When Pasco County deputy superintendent of schools Ray Gadd first came across the sprawling 250 acres or so of property on Old Pasco Rd., he decided he wanted it.
However, he couldn’t have it — it was under the control of home builder D.R. Horton, which had portions of it under contract with three different people.
Disappointed, Gadd told the home builder that if those contracts fell through, to let him know.
And fall through they all did, leaving Gadd and Pasco County planning director Chris Williams with an opportunity to convince three different people to sell their slices of the parcel.
Years later, on a perfectly sunny and cloudless day, Gadd stood on that property smiling, with Cypress Creek Middle/High School behind him, a separate Cypress Creek Middle School under construction to the north of him, and the future home of the Instructional Performing Arts Center (IPAC) on the nine acres beneath his feet.
The IPAC, a joint $18-million venture between Pasco County Schools and Pasco-Hernando State College (PHSC), celebrated the IPAC’s official groundbreaking on April 23, with Gadd sharing the story of the land’s acquisition with a crowd of 100 or so.
“Chris Williams and I sat in a little block home… with a couple, and we negotiated their part of the land,” Gadd said. “Then, we went out to a trailer in a little ranch and stable up the hill, about where the middle school is going up and negotiated that piece of land. That was easier than the third gentleman we negotiated with…but ultimately we got all 250 acres. So, that was the beginning of this vision.”
The IPAC facility, which will be located at 8701 Old Pasco Rd. in Wesley Chapel, is expected to be the bridge for students interested in performing arts at Cypress Creek Middle/High.
The facility is a joint effort between PHSC and the Pasco School District, and will offer programs in dance, theater and music, both vocal and instrumental. It also will offer dual enrollment opportunities for local high school students.
“It’s a huge bonus for us,” said Cypress Creek Middle/High principal Carin Hetzler-Nettles. “The dual enrollment opportunities that our students will have at their fingertips is exceptional.”
Dr. Stanley Giannet, the vice president of academic affairs and faculty development at PHSC, said the facility will have an “economic development flavor” to it as well, with a new Associate of Science degree in digital design and multimedia technology.
“It’s a high-wage, high-skill industry, and those who finish our (new) program will be immediately employable,” Giannet says.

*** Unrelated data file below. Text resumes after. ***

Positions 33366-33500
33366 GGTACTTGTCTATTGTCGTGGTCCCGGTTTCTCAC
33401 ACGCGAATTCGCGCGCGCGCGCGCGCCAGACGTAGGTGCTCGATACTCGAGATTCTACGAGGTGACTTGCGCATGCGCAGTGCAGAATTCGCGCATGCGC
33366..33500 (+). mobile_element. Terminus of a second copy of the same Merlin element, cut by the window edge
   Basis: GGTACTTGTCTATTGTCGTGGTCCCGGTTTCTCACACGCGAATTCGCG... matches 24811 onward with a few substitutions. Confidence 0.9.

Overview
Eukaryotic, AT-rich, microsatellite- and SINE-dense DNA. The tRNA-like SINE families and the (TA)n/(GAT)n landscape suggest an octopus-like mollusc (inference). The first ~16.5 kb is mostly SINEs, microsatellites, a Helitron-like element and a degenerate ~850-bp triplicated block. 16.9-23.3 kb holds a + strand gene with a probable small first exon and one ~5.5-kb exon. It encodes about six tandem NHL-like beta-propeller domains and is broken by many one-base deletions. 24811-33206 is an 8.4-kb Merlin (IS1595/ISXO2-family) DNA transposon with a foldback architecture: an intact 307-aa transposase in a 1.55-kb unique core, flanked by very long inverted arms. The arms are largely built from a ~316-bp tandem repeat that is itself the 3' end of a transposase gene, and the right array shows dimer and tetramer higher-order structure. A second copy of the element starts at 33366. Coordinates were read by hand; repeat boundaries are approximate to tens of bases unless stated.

Although the facility will be run by a center director who will be a PHSC employee, Giannet says there will be “significant levels of collaboration” in regard to the programming and the pipelining of students into the center.
The state-of-the-art performing arts space also is expected to attract artists from all over the country, as well as those locally, and is expected to generate additional revenue for both the county and PHSC.
According to Gadd, the theater’s overhang and lobby area can be used to host banquets and meetings, so the local chambers of commerce and Rotary clubs can hold events there, and the master agreement allows for serving alcohol at the center (but not at the adjacent schools).
“It’s going to be a full-blown professional theater,” Gadd said. “There will be student productions, (acting) troupes that can book shows and maybe even some old rock-n’-rollers that want to play music. Hopefully, the community will take advantage of it in that respect. That’s the dream.”
The dream of the district, as well as PHSC, to build a performing arts center in has existed in some form for years. Originally, it was expected to be built near PHSC’s Porter Campus at Wiregrass Ranch. Developer JD Porter, whose family donated the land the college (and Wiregrass Ranch High and Long Middle School) is built on, even talked of a performing arts facility as an attraction for Wiregrass Ranch’s future town center north of S.R. 56, near the forthcoming indoor athletic facility to be called the Wiregrass Sports Complex.
But, Porter has withdrawn interest following the decision to move the project to the Cypress Creek campus, which is more than 10 miles away from the PHSC campus.
Money to build the project — $15.5 million — was secured with the help of then-Speaker of the Florida House of Representatives Will Weatherford. The school district donated 5.85 acres on the Cypress Creek campus’ southeast corner to the college, which will pay for the remaining construction costs of the $18-million project.
The IPAC, as well as the already-under-construction Cypress Creek Middle School, are both scheduled to open in the fall of 2020.
The separate middle school also will feature a state-of-the-art 150-seat black box theater, and an orchestra room that also will accommodate dance and chorus programs.
The planned performing arts center — the second major PAC at a Wesley Chapel school site (the other is at Wesley Chapel High on Wells Rd.) — also is expected to enhance PHSC’s regional appeal to students at its Dade City campus, 13 miles to the east, and maybe even, Dr. Gianett says, its Brooksville campus 30 miles to the north, especially once the Overpass Rd. interchange at I-75 is built.
“Having the Instructional Performing Arts Center here will elevate both schools,” Giannet said.